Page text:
Ingredients:

  • 1 cup roasted tomatoes (see recipe below)
  • 4 ounces dried angel hair pasta
  • 2 handfuls of baby spinach
  • 1/8 cup fresh basil sliced thinly
  • 1 Tbs olive oil or more as needed
  • 1/2 tsp garlic paste
  • pinch of red pepper flakes
  • salt and pepper to taste
  • 1/4 cup fresh grated Romano cheese (more if desired)
  • garnish with fresh basil

Cook angel hair pasta according to manufacturer’s direction, drain and set aside. If needed, drizzle a bit of olive oil over the pasta to keep it from sticking.  Heat a saute pan over a medium high flame.  Add roasted tomatoes (with the juice), olive oil, baby spinach, basil, garlic paste, red pepper flakes and cook until the spinach begins to wilt.  Add the angel hair pasta and cook until heated through.  Add additional olive oil if desired.  Add salt and pepper.  Taste and correct your seasonings.  Place on serving platter, top with Romano cheese and garnish with fresh basil.   Makes 2 servings.

How to Oven Roast Tomatoes

This is a simple recipe that will yield some flavorful tomatoes for soups, stews and sauces.  Preheat your oven to 375 degrees.  Cut tomatoes in half or into large chunks.  Gently squeeze out some of the seeds.  Toss lightly with olive oil, salt, pepper.  I added some sprigs of basil and rosemary for some flavor.  Arrange tomatoes in a single layer on a foil lined cookie sheet (for easy cleanup).  Bake for 45-60 minutes depending on the size or variety of tomatoes.  Cook until the tomatoes start to shrivel and get a bit of color or until your liking.  Remove from oven, let cool, remove basil and rosemary, place in plastic bags and toss in the refrigerator.  Use within a few days.  Can be frozen for later use.  When freezing the tomatoes, measure the roasted tomatoes and juice in one cup portions and place in sandwich bags.  Lay the sandwich bags flat in your freezer in order to maximize your freezer space.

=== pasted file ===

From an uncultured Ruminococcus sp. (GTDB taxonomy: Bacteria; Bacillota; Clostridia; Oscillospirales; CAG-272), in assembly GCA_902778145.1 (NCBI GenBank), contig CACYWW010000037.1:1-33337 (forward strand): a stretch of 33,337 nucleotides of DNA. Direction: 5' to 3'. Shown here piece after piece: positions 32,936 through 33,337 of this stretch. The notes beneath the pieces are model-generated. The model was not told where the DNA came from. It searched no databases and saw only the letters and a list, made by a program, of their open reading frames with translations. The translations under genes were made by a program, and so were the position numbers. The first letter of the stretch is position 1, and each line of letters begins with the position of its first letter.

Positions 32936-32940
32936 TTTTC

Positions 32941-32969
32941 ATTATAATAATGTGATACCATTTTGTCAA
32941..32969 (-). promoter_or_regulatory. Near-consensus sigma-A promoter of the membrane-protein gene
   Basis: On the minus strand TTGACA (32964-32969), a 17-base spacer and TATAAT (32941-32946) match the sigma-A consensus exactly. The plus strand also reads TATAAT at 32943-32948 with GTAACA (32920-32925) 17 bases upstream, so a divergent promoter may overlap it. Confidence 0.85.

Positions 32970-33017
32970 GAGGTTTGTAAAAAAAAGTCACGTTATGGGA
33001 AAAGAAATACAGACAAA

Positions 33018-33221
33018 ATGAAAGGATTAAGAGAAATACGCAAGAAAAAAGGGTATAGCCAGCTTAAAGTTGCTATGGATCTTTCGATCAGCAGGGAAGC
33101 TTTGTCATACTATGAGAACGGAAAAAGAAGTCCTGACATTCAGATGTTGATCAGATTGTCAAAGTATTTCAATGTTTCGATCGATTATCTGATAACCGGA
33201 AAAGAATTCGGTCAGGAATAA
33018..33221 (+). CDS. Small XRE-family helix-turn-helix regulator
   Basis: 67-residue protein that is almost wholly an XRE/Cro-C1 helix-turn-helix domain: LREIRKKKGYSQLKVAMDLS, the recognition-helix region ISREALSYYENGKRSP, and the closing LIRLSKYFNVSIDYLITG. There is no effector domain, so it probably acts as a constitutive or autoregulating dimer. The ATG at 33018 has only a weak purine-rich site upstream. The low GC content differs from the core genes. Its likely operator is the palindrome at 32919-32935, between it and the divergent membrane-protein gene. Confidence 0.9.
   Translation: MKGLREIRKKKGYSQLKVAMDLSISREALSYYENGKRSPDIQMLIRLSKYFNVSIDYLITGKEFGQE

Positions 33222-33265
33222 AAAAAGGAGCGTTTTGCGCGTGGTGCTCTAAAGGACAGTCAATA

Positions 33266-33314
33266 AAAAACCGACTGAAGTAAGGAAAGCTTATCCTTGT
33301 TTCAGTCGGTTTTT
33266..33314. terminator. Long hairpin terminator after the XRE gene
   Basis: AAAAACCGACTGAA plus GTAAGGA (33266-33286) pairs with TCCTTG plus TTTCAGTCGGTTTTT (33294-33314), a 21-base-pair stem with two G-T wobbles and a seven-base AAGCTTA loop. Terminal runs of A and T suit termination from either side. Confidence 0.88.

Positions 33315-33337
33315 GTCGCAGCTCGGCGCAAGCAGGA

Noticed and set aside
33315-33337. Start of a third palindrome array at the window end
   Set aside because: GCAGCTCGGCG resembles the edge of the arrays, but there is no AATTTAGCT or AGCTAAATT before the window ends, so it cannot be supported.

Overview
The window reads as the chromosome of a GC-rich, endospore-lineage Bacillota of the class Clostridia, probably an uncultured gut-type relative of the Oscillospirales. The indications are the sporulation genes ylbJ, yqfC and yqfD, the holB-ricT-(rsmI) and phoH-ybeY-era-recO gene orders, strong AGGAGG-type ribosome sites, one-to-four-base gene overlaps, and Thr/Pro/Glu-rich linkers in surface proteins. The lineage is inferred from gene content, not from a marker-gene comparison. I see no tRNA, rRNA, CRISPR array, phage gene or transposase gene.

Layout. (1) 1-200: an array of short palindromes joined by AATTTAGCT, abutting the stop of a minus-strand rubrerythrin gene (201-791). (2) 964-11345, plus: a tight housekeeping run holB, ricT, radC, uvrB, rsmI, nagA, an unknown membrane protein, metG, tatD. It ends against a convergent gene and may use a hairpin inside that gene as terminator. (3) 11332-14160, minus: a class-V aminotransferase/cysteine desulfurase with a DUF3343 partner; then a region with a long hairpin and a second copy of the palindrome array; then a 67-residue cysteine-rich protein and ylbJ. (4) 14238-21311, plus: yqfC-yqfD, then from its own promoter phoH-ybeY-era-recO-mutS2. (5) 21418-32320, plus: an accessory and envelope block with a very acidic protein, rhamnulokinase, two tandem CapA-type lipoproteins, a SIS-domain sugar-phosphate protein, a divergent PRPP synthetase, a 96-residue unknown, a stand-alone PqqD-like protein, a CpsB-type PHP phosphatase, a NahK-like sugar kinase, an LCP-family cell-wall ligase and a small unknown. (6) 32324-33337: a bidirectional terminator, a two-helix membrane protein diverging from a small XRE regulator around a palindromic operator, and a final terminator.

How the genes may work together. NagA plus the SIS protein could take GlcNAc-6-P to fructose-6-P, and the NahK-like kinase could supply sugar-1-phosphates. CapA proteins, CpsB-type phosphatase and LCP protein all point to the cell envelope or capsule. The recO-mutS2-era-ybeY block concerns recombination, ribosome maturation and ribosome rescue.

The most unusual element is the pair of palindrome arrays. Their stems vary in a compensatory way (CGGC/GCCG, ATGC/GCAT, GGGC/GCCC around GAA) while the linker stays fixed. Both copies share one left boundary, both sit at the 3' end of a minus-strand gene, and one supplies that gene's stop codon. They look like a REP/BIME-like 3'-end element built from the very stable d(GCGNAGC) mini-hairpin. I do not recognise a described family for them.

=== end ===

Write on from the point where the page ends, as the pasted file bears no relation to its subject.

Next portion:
Note: if you don’t like the skins on the tomatoes, just pull the skins off after cooking.  They pop off pretty easily.

Green Bean Tomato Salad With Dijon Mustard Vinaigrette